The Agony & Defeat of Being a Reader

booksI’m just going to put this out there for the world to know: I love to read!  When my husband and I were first dating, I didn’t even own a television and was plenty contented either having my nose in a book or my fingers tap-tappy-tapping away at a keyboard, writing my latest Great American Novel (all of which are still in some stage of incompleteness). Nine years of marriage later, my husband has won the battle of the TV’s as there seems to be one in every room and–for some strange reason–they all seem to be constantly turned “on” at once. Oh, but I digress…

A few weeks ago, I made a commitment to myself to read a book a week, and I have had such fun with this little challenge. Tonight, however, I sit frustrated with this week’s selection. My choice for this week is an autobiography of a great athlete whom I love to watch compete. I do not want to give too many details of sport, age, or any other factors because the book isn’t turning me off from admiring him as an athlete, but it does bring me to a point that I feel the strong urge to tap-tappy-tap to you:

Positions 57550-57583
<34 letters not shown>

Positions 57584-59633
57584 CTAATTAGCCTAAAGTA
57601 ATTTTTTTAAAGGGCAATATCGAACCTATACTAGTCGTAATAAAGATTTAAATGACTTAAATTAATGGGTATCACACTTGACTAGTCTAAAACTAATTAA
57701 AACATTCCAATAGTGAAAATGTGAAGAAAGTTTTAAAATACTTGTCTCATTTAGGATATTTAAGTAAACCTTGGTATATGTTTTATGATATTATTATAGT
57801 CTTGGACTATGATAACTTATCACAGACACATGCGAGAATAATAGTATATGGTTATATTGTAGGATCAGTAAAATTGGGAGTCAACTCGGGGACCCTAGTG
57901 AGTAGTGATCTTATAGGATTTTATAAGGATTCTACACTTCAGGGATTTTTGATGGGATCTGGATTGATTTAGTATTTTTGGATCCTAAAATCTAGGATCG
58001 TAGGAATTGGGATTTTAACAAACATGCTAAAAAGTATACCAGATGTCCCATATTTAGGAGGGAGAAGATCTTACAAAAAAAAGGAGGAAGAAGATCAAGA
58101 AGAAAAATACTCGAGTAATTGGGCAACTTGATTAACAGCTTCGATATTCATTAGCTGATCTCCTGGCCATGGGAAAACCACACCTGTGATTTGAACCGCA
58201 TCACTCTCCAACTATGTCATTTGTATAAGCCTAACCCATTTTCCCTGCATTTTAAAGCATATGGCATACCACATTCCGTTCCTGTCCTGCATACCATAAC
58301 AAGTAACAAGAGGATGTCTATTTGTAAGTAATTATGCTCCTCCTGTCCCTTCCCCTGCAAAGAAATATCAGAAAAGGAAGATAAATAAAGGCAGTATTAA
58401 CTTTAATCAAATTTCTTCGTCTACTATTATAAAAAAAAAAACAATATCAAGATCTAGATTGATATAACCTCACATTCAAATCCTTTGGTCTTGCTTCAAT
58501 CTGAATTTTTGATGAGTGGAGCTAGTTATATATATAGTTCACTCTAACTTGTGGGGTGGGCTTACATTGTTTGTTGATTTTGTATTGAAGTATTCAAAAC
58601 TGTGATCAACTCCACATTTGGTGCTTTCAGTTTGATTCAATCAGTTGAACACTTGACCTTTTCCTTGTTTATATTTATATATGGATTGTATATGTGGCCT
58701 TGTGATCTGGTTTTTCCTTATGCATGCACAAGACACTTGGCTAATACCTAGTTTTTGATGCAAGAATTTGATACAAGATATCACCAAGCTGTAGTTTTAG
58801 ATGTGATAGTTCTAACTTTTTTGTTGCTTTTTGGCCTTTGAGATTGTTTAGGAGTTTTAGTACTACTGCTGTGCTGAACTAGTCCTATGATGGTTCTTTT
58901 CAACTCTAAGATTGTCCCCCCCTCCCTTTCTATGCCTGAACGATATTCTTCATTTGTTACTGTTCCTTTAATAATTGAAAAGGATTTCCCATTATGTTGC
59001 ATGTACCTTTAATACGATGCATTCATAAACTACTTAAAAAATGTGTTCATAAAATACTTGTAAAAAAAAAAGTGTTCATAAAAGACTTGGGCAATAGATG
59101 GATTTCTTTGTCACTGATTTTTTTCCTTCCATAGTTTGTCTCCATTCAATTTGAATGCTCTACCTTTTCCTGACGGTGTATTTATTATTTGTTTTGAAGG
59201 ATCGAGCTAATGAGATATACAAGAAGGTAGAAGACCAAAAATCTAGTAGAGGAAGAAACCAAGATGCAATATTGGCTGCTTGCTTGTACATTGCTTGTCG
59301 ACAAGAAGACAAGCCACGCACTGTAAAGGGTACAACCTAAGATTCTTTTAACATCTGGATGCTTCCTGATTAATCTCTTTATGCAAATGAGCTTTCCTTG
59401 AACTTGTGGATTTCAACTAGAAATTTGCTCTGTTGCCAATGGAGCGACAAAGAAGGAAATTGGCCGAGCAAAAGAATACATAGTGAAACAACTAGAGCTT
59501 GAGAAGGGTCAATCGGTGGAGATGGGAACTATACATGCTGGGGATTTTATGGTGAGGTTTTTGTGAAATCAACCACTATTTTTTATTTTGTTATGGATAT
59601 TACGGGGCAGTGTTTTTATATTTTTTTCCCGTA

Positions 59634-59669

If you are a famous athlete (or movie star, or singer, or anything but a child prodigy of some great, intellectual kind) but did not even finish your sophomore year of high school, please, please, PLEASE do not write an autobiography. PLEASE, if you would like a book written about your amazing journey to athletic greatness, recruit an actual writer to write the biography about you. OR, have a ghost writer pen the book and stick your name on it.

It actually makes me sad that this athlete’s publicist, editor, publisher, family, or WHOEVER didn’t put their foot down and offer a better solution to the self-written autobio. This, I believe, is the down-side of stardom…being so surrounded by people there to please you that no one has the gumption to say “NO” in some form.

And, you…yes YOU…if you are a supportive, nurturing, caring person, who prides yourself on a “live and let live” mentality, practice the art of saying “no” once in a while. It doesn’t have to be harsh or impolite, but sometimes a kind but firm “no” will prevent a train wreck of a book…or the equivalent.

Now, I must get back to my reading. I can slug it out this week and choose next week’s selection much more carefully!

Make it a great day,

Mari!yn

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